Foster & Pulis, Architects

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Kearney, Nebraska, 1890-1891

DBA variously:

W. Z. Foster & W. P. Pulis, Architects

W. Z. Foster & W. Pell Pulis, Architects

Partners

William Z. Foster, Architect

Walter Pell Pulis (ca. 1865-1938), Architect

Foster & Pulis was a Kearney firm that succeeded Foster & Schuehle.

This page is a contribution to the publication, Place Makers of Nebraska: The Architects. See the format and contents page for more information on the compilation and page organization.

F&P_Midway_AABN1890_772_11w.jpg
Midway Hotel Competition, 1890 (Nebraska State Historical Society)

Compiled Nebraska Directory Listings

Kearney, Nebraska, 1890-1891

Lineage of the Firm

1889: Foster & Schuehle, Architects, Kearney, Nebraska.[3][4]

1890-1891: Foster & Pulis, Architects, Kearney, Nebraska.[3]

Buildings & Projects

O. C. Smith house (1890, 1892), Kearney, Nebraska.[1][6][a]

Midway Hotel competition (1890), Kearney, Nebraska.[5]

United Presbyterian Church (1890), Kearney, Nebraska.[2]

Downing-Bartlett Block (1890), 2100 Central Avenue, Kearney, Nebraska.[7][b]

Three houses for L. C. Gregg, C. H. Gregg, and F. S. McCollom (1890), 8th Avenue and 23rd Street, Kearney, Nebraska.[8][c]

Notes

a. Source [1] lists the date as 1890, source [6] lists the date as 1892.

b. The Kearney Daily Hub noted in 1890: "A fine water color drawing of the Downing-Bartlett building as it will look when completed adorns the window of Crocker & Finch. The building will be a beauty and a credit to the architects, Foster & Pulis."[7]

c. The Kearney Daily Hub reported in December 1890: "Will F. Crossley has secured the contract for three new houses which are to erected at once. They will be located at the corner of Eighth-ave. and Twenty-third-st., facing south. When completed they will be the residences of L. C. Gregg, his son, C. H. Gregg, and his son-in-law, F. S. McCollom. Foster & Pulis are the architects, and the plans are very tasty. The cost will be $4,500. Work begins on them Monday."[8] 721 W. 23rd probably is the surviving example of that trio.[E. F. Zimmer, 2022]

References

1. Inland Architect and News Record 20:5 (December 1892). Image accessed through The Art Institute of Chicago, Ryerson & Burnham Archives, Archival Image Collection on May 22, 2012, http://digital-libraries.saic.edu/cdm4/item_viewer.php?CISOROOT=/mqc&CISOPTR=7660&CISOBOX=1&REC=1

2. Inland Architect 16:5 (1890). Image accessed through The Art Institute of Chicago, Ryerson & Burnham Archives, Archival Image Collection on May 22, 2012, http://digital- libraries.saic.edu/cdm4/item_viewer.php?CISOROOT=/mqc&CISOPTR=7531&CISOBOX=1&REC=4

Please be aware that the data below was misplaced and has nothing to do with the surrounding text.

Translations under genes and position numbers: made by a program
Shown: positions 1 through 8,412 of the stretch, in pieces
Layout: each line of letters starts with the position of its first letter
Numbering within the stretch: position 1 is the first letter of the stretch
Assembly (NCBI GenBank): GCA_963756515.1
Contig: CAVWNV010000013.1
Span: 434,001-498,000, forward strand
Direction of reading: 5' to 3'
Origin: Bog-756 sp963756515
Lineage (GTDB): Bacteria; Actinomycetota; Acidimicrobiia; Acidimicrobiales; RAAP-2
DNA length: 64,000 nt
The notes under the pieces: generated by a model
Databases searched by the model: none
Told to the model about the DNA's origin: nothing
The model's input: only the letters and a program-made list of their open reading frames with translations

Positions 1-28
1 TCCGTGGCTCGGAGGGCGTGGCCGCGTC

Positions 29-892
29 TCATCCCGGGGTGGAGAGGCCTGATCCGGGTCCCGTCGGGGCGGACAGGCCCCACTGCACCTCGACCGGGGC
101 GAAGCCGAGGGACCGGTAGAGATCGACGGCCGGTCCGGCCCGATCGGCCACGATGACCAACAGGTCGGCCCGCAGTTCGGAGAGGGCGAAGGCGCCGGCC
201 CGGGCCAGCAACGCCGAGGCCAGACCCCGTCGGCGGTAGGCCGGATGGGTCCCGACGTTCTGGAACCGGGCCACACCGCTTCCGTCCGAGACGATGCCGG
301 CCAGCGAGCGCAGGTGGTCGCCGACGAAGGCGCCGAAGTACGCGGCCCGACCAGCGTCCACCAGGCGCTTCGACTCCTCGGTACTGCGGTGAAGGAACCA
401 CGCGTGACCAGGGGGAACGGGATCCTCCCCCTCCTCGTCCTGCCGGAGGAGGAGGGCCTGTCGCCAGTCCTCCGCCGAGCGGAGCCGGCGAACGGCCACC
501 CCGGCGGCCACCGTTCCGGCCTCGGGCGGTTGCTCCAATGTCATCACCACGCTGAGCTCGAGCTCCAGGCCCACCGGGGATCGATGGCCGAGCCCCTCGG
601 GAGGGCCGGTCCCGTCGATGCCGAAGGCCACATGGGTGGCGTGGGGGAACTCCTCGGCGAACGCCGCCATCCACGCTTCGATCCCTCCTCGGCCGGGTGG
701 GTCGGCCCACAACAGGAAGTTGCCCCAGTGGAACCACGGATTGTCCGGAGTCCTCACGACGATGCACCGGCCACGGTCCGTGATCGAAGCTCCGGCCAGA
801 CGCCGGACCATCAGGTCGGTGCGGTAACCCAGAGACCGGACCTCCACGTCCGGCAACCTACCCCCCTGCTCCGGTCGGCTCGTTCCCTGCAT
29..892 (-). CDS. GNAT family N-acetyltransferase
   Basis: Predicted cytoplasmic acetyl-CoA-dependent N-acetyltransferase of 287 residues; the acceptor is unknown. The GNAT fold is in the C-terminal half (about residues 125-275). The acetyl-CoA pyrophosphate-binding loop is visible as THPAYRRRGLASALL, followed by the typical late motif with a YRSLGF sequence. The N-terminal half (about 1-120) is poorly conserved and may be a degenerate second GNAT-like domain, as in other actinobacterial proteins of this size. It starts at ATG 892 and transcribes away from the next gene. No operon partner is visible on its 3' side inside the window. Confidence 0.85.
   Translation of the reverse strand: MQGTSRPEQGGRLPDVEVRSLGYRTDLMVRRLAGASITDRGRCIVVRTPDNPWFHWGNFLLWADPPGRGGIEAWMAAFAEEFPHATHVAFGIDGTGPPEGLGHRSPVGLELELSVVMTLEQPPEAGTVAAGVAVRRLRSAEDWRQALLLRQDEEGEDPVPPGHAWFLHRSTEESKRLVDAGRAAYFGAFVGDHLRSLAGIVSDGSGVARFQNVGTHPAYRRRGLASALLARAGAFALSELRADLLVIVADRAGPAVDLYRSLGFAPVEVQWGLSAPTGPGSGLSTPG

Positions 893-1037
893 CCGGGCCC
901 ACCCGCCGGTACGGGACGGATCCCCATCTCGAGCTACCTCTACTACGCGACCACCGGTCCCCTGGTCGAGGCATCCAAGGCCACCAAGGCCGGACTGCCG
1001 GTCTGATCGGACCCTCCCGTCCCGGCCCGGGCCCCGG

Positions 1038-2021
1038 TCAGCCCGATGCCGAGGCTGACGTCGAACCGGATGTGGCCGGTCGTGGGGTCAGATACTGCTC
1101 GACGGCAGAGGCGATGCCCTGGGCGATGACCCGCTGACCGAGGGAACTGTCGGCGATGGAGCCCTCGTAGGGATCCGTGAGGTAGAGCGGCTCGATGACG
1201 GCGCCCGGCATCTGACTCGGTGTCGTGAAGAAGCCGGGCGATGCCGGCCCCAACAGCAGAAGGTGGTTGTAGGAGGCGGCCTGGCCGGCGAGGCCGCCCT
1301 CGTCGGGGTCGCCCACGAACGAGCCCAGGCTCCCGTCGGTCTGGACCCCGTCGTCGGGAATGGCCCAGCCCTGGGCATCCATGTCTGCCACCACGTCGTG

3. “Pulis purchases Schuehle’s interest in Foster & Schuehle,” Architecture & Building 12:24 (June 14, 1890), 287, accessed through Google Books on May 22, 2012, http://books.google.com/books?id=yikxAQAAMAAJ&pg=PA287&lpg=PA287&dq=%22w+z+foster%22+architect&source=bl&ots=ub9TEeJ0yR&sig=OA1jEFTKiyGxOcQlJSBaVNOaTUU&hl=en#v=onepage&q=%22w%20z%20foster%22&f=false

4. Henry Wellge, “Kearney, Neb.,” [bird’s eye view] (American Publishing Company, 1889), accessed through World Maps Online on July 16, 2013, http://www.worldmapsonline.com/historicalmaps/1W-NE-KE-1889.htm

5. American Architect & Building News (Oct 11, 1890).

6. Inland Architect and News Record 20:5 (December 1892). Image accessed through The Art Institute of Chicago, Ryerson & Burnham Archives, Archival Image Collection on May 22, 2012, http://digital-libraries.saic.edu/cdm4/item_viewer.php?CISOROOT=/mqc&CISOPTR=7660&CISOBOX=1&REC=1

7. Kearney (Nebraska) Daily Hub (October 1, 1890), 3.

8. "Three New Houses," Kearney (Nebraska) Daily Hub (December 7, 1890), 5.

Page Citation

D. Murphy & E. F. Zimmer, “Foster & Pulis, Architects,” in David Murphy, Edward F. Zimmer, and Lynn Meyer, comps. Place Makers of Nebraska: The Architects. Lincoln: Nebraska State Historical Society, August 27, 2022. http://www.e-nebraskahistory.org/index.php?title=Place_Makers_of_Nebraska:_The_Architects Accessed, October 1, 2022.


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